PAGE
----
The owners of a controversially named ice cream have pledged to change its name, joining a list of other companies that have vowed to rebrand and retire racist stereotypes.
Eskimo Pie, a chocolate-covered ice cream sold in the US and invented 99 years ago, has vowed to change its name and branding, while the parent company, Dreyer’s Grand Ice Cream, has pledged to be part of the solution in striving for racial equality.
Nestle, the world’s biggest packaged food maker, agreed to sell its US ice cream business, which included Eskimo Pie, to Dreyer’s Grand in December 2019.
In a statement to Rolling Stone, Elizabell Marquez, head of marketing at Dreyer’s Grand Ice Cream, said the business had been reviewing the brand for “some time”.
“We are committed to being a part of the solution on racial equality, and recognise the term is derogatory,” Ms Marquez told Rolling Stone.
“This move is part of a larger review to ensure our company and brands reflect our people values.”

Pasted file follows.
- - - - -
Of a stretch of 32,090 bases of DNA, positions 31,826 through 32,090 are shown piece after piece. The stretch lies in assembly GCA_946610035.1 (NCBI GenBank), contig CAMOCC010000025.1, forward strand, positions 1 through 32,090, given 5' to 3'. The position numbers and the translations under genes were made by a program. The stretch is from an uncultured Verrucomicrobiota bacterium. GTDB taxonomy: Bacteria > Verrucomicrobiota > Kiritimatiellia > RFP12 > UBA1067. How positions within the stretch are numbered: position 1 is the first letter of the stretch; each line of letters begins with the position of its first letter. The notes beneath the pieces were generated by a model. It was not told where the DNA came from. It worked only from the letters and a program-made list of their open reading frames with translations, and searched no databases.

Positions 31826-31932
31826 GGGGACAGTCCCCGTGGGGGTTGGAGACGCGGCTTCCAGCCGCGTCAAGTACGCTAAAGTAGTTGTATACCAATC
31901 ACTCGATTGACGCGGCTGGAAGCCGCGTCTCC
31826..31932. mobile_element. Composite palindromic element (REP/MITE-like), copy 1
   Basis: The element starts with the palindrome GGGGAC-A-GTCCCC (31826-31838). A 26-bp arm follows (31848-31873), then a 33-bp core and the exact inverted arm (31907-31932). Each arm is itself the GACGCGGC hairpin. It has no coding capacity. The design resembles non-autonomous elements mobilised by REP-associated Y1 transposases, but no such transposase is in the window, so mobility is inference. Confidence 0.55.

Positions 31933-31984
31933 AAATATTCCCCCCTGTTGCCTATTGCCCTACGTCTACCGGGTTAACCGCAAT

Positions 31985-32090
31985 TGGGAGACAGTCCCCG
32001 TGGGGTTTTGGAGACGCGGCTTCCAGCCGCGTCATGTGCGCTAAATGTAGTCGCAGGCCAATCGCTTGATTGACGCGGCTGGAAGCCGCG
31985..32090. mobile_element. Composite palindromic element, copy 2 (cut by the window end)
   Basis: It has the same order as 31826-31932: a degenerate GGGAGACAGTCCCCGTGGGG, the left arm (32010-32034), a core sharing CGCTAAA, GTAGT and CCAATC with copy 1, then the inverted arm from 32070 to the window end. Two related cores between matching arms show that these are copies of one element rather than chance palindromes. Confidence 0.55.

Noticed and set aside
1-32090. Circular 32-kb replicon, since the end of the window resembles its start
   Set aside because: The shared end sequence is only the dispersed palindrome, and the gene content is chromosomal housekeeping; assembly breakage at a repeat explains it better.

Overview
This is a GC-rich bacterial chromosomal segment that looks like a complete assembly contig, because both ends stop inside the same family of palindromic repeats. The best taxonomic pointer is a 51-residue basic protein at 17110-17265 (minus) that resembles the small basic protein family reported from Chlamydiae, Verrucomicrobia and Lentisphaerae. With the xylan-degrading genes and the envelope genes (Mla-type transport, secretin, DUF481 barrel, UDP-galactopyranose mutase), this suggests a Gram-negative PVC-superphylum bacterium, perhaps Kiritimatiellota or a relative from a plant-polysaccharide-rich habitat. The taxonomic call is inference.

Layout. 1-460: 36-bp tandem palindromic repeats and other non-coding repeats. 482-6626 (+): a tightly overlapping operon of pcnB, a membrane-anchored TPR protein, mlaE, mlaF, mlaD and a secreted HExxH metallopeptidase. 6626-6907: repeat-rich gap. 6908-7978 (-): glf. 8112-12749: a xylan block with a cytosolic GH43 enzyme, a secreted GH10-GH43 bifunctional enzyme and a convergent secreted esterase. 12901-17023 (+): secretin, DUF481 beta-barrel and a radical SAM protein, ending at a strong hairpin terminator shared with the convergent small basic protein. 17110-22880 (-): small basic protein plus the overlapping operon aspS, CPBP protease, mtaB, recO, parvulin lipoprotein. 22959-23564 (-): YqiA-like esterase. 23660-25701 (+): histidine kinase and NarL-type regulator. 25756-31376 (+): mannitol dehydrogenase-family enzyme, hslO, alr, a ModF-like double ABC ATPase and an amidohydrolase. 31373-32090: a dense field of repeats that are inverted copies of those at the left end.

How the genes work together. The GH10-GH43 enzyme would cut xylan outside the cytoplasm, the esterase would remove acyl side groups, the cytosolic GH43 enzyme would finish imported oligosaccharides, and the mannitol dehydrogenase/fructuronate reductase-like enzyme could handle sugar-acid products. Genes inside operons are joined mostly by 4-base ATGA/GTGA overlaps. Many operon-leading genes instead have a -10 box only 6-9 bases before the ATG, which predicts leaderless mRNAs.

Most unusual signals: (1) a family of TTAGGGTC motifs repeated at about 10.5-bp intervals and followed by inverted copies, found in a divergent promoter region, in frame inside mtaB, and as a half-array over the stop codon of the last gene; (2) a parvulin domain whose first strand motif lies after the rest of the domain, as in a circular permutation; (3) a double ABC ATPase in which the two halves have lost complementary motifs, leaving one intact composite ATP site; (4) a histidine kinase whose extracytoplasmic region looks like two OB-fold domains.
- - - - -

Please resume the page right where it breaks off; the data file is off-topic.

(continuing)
Dreyer’s Grand Ice Cream will reportedly discontinue using the character seen on the ice cream’s packaging and the dessert will have a new name by the end of the year.
“Although the name ‘Eskimo’ is commonly used in Alaska to refer to all Inuit and Yupik people of the world, this name is considered derogatory in many other places because it was given by non-Inuit people and was said to mean ‘eater of raw meat’,” the Alaskan Native Language Centre says on their website.
On Wednesday, Quaker Oats announced that it will retire the Aunt Jemima brand, saying the company recognises the character’s origins are “based on a racial stereotype”.
Indeed, the logo was inspired by 19th century minstrel celebrating the “mammy”, a black woman content to serve her white masters. A former slave, Nancy Green, became the first face of the pancake product in 1890.
Aunt Jemima’s downfall is the latest signal of the powerful cultural moment unleashed by the Black Lives Matter protests, which have spread around the world and prompted companies to rethink their policies, from hiring practices to giving employees time off for Juneteenth, the anniversary of the end of the slavery in the US.
Other companies said they are reconsidering racial imagery in their branding, including Uncle Ben’s rice.
The owner of the Uncle Ben’s rice says the brand will “evolve” in response to concerns about racial stereotyping.
Caroline Sherman, a spokeswoman for parent company Mars, said the company is listening to the voices of consumers, especially in the black community.
With AP and Reuters
Do you have a story tip? Email: email@example.com.